- China voices opposition on the on-going Japan-US military activities at South China Sea
- Japan’s Defense Minister Gen Nakatani and Adm. Harry Harris, commander of the U.S. Pacific Command agrees that military drills will push through
- China’s foreign ministry spokesman “urge relevant countries to contribute to upholding peace and stability of the South China”
BEIJING, China – With the ongoing joint military drills of Japan and the United States in the disputed areas in the South China Sea, China spoke out on Thursday showing their opposition with the activity.
“We urge relevant countries to contribute to upholding peace and stability of the South China Sea instead of flexing their muscles, creating tensions and promoting militarization of the sea,” Foreign Ministry spokesman Hong Lei said as quoted in an article by Xinhua published on November 26.
The foreign ministry spokesman made the comment during a news conference when asked by a reporter about the agreement between Japan and USA. The reporter was pertaining to an agreement between Japan’s Defense Minister Gen Nakatani and Adm. Harry Harris, commander of the U.S. Pacific Command, on Tuesday in Hawaii to continue the exercises in the disputed waters.
The joint drills between the Japan Maritime Self-Defense Force and the U.S. military are widely seen by global media as an activity aimed at keeping in check the increasingly assertive China in regional waters.
China claims sovereignty over almost the entire South China Sea, which is a crucial international shipping route and believed to be rich in mineral resources. The country is competing its territorial claims with Brunei, Malaysia, the Philippines, Taiwan and Vietnam.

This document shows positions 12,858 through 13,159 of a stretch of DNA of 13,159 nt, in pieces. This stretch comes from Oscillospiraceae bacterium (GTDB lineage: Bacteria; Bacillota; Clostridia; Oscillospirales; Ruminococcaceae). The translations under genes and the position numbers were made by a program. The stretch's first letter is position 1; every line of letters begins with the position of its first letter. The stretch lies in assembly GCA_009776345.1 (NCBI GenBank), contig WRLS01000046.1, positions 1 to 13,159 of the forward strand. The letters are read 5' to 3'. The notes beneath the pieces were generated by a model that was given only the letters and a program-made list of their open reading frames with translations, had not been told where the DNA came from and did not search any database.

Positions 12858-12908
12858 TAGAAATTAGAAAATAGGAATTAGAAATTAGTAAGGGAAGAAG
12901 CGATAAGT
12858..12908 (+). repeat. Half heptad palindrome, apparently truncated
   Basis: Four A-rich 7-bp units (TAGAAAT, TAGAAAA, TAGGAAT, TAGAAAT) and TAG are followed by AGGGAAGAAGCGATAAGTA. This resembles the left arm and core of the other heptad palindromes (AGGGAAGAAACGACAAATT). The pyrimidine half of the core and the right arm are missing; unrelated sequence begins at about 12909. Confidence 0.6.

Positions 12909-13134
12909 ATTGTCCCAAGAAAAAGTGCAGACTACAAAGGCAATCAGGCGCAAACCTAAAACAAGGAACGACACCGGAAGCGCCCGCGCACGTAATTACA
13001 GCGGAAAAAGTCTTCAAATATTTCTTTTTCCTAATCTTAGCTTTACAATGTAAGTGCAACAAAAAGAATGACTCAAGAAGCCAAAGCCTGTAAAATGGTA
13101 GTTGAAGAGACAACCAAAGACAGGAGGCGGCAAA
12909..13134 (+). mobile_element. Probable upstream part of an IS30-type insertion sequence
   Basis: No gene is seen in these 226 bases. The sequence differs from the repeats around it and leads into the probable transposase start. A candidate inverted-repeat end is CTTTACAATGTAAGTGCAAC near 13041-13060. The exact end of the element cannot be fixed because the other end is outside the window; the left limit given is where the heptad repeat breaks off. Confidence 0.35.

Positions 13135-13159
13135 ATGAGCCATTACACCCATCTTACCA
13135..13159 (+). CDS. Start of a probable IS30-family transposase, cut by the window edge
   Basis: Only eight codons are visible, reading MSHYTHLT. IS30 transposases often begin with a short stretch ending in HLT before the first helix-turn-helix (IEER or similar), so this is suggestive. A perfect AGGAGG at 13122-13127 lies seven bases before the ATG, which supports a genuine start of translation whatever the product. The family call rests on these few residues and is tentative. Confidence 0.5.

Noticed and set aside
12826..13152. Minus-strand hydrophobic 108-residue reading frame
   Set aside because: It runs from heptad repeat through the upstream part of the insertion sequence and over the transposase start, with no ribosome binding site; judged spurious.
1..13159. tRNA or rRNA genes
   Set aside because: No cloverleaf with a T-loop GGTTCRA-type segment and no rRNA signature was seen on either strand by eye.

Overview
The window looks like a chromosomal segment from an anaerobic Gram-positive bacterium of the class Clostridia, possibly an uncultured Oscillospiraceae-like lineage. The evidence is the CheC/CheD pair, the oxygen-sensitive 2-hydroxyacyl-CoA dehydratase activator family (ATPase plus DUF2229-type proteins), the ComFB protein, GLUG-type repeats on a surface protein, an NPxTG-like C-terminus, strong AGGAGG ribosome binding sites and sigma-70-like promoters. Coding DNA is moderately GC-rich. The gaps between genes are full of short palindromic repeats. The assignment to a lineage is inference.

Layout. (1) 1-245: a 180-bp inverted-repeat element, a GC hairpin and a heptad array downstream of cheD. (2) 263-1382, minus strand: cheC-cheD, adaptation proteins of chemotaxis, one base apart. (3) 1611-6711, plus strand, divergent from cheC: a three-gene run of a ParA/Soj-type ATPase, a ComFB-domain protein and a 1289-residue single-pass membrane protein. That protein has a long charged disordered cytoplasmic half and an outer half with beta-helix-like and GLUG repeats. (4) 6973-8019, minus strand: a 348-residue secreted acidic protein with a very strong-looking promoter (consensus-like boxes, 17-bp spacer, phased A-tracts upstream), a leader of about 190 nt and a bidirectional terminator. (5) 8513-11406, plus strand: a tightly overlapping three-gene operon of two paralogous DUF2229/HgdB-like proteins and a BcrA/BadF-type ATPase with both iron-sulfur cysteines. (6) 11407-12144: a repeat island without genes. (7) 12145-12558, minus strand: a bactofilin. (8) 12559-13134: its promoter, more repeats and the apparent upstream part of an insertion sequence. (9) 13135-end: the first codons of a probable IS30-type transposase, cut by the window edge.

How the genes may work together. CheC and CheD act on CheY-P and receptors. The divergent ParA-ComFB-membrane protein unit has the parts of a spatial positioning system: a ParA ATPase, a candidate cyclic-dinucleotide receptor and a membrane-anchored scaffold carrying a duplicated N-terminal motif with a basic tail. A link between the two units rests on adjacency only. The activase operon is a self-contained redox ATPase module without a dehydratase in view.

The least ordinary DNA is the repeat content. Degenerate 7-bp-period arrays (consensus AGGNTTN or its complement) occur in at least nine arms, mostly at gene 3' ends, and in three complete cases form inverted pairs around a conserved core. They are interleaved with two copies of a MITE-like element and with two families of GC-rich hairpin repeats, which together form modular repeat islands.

An article by Interaksyon published on November 26 mentioned that China’s massive and fast-paced land reclamation work and island-building in the South China Sea have distressed the smaller Asian countries which then heightened the regional tensions.
Reports emerged that the structures being built by China in the reclaimed area include a runway long enough to accommodate military aircraft.
Although Japan and the United States don’t have respective claims in the area, they have called for ensuring freedom of navigation in the sea. The two powerful countries also “criticized any unilateral attempt to change the status quo.”
An article by ABS CBN News published on November 27 mentioned Harris informing Nakatani that United States will continue with the operation at the disputed waters.
Chinese Defense Ministry spokesman Wu Qian criticized the U.S. operation on Thursday, saying that it has “seriously threatened China’s sovereignty and security.”
Qian said that Chinese military will take “necessary measures” if the United States sends another vessel into what it calls its territorial waters.
“There has been no problem with freedom of navigation in the South China Sea,” he added.